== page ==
For six years after a brutal beating, a 38-year-old man lay in a minimally conscious state, effectively unable to communicate. Then, with the permission of his family, a team of neuroscientists at New York”Presbyterian/Weill Cornell Medical College and the Cleveland Clinic Foundation attempted a last-resort experimental treatment known as deep brain stimulation, or DBS. Using brain scans as a guide, they implanted tiny electrodes deep in the man’s head and wired them to a pacemaker-like device beneath his collarbone.
Once switched on, the device began sending pulses of electricity to his thalmus, an area of the brain thought to influence consciousness. After two years of therapy, the scientists rocked the medical world this October with their stunning results: The man was awake, able both to speak and to understand speech.
That was the first reported case in which DBS had proved effective in a patient suffering from a brain injury. And the technique has been steadily emerging as a potentially powerful treatment for a wide range of diseases and disorders, including depression, Tourette’s syndrome and Parkinson’s disease. More than 35,000 Parkinson’s patients have the electrodes implanted in their brains, and although no overall statistics have been released, neurologists estimate that 80 to 90 percent of patients experience massive reductions in their tremors. “Sometimes it’s startling, to the point oftears in everybody’s eyes,” says Stephen Grill, a neurologist at the Parkinson’s and Movement Disorders Center of Maryland.
With such remarkable clinical success, DBS is doing more than giving patients new hope-it’s changing how scientists understand brain disorders. Neurologist Helen Mayberg of Emory University says she conceives of depression as a kind of circuit-board malfunction rather than a simple chemical imbalance. “It’s not just about being a quart low on serotonin,” she says.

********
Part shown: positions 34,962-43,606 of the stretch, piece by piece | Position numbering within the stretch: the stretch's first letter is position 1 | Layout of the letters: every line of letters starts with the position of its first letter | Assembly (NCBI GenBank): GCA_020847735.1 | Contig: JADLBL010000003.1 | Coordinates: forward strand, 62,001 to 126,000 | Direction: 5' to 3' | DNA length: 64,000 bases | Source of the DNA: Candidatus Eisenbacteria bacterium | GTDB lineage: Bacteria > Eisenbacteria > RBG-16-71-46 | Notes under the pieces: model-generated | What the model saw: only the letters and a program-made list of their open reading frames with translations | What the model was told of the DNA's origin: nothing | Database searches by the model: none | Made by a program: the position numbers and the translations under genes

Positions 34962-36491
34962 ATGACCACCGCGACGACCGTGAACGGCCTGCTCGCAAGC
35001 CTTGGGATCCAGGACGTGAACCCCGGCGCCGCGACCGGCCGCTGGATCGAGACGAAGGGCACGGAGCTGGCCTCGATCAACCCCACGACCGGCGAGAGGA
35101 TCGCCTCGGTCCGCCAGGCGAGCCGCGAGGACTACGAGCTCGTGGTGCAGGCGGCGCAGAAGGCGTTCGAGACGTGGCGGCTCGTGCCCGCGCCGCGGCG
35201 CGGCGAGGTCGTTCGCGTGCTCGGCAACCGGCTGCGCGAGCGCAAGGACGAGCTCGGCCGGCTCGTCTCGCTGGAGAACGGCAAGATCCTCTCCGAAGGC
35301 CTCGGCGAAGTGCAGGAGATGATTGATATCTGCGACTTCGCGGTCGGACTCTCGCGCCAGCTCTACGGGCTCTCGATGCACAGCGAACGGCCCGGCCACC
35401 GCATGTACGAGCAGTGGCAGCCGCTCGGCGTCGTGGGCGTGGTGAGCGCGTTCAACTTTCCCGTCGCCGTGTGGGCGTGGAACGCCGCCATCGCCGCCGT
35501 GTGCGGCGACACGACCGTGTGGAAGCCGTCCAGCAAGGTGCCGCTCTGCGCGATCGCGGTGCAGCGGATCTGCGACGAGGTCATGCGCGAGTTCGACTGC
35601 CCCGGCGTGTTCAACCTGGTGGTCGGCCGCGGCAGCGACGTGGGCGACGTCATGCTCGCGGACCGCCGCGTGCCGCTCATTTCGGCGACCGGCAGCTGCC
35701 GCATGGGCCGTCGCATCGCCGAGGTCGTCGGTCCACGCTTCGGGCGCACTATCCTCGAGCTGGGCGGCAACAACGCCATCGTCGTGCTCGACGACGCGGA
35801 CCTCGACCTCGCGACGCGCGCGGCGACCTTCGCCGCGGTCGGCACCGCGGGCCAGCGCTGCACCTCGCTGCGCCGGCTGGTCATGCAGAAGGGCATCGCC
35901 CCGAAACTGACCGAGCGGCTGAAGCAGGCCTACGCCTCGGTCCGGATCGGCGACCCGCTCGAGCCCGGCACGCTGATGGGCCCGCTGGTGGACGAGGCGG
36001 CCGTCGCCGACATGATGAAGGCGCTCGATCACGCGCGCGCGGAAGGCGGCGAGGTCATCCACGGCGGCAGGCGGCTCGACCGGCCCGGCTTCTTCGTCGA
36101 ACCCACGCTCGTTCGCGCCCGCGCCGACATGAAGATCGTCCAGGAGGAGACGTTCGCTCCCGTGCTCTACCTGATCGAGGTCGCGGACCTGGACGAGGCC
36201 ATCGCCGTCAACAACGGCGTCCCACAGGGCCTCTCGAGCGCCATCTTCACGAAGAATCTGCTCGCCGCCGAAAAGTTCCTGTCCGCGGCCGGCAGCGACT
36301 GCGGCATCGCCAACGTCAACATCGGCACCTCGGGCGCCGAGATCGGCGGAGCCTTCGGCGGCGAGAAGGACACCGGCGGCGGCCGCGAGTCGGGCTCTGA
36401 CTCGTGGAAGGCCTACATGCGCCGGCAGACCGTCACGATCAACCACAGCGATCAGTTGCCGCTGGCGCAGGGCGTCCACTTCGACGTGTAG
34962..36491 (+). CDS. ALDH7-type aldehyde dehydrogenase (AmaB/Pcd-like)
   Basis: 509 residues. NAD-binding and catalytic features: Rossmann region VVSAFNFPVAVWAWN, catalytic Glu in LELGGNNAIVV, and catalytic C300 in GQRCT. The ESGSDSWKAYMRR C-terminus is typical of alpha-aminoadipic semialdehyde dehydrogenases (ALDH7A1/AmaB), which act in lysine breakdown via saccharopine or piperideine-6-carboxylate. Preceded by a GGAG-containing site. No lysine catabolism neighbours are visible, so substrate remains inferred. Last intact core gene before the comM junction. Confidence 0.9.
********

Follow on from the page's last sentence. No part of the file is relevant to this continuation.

Mayberg is currently leading a research study testing DBS’s effectiveness against treatment-resistant depression. More than one million people suffer from this condition and, until now, their only option was electroconvulsive therapy, the neurological equivalent of a cardiac defibrillator. ECT has proven effective at fighting depression-more than 100,000 people receive it annually-but it can also lead to memory loss. DBS, in contrast, delivers smaller zaps-usually around three volts-to better-targeted areas of the brain, with no reported side effects related to memory or anything else. “We’re not just rebooting the computer,” Mayberg says. “We know precisely what we want to have happen.”
By tweaking specific parts of the brain, scientists could in theory not only restore damaged areas but also enhance uninjured ones, improving memory and raising IQs in healthy people. Cornell Medical College neurologist Daniel Herrera recently announced that, when applied to a major communication center in the brain called the subthalamic nucleus, DBS actually improved rats’ memory.
Yet for all the treatment’s potential, scientists don’t know exactly why it’s so effective. “We know that it’s working,” says Michele Tagliati, co-director of the brain-stimulation program at the Mount Sinai School of Medicine. “We don’t know exactly how it’s working.” And although the side effects have so far been minimal, the scientists are quick to point out that DBS is still brain surgery, so there can be complications, such as lesions developing from the implanted electrodes.
Mysterious as DBS is, researchers are optimistic about its potential, and there’s still plenty of room for refinement. Tagliati and other scientists are exploring possible changes to the electrodes, along with variations in the type and amount of current that they use. Psychiatrist Sarah Lisanby, director of the brain-stimulation division at Columbia University, says the combination of current clinical success and possible technological advances points to a bright future for the field: “We could very well be standing on the threshold of a new frontier.”